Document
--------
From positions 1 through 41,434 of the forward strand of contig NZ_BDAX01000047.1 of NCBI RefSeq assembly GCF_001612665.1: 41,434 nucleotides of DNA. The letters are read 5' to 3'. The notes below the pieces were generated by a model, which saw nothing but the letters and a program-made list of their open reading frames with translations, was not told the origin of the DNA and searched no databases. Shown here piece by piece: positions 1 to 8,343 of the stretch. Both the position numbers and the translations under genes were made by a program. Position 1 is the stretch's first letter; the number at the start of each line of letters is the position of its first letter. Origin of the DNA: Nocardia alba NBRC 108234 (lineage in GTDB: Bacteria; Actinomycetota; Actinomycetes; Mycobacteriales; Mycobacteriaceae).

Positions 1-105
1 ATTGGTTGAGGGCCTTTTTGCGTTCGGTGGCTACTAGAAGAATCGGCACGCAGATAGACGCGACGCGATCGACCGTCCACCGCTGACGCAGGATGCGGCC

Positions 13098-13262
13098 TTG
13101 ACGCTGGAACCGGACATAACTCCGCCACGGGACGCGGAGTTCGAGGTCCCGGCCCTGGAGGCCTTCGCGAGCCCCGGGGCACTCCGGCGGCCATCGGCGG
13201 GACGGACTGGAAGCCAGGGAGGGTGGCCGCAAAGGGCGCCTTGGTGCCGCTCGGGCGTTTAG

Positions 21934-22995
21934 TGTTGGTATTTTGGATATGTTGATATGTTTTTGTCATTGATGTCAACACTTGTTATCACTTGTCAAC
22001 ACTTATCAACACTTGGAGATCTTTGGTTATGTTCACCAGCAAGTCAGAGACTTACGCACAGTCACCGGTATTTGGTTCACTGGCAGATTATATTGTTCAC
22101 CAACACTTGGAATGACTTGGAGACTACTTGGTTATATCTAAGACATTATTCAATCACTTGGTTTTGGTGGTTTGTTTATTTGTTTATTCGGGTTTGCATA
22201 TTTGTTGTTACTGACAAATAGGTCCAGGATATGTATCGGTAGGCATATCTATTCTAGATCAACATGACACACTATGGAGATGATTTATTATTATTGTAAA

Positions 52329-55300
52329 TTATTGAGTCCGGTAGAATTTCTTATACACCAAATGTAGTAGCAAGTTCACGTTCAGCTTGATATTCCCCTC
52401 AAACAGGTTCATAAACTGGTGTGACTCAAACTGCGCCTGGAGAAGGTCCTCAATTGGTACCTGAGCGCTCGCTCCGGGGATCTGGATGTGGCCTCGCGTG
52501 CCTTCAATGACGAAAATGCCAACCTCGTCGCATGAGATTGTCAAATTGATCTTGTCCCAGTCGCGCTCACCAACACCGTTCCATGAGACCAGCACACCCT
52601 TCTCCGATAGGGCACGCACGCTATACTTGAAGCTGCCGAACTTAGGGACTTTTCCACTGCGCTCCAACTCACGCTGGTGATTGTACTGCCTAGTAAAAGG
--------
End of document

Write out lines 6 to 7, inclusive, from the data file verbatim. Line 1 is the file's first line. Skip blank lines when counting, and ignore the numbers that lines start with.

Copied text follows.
13101 ACGCTGGAACCGGACATAACTCCGCCACGGGACGCGGAGTTCGAGGTCCCGGCCCTGGAGGCCTTCGCGAGCCCCGGGGCACTCCGGCGGCCATCGGCGG
13201 GACGGACTGGAAGCCAGGGAGGGTGGCCGCAAAGGGCGCCTTGGTGCCGCTCGGGCGTTTAG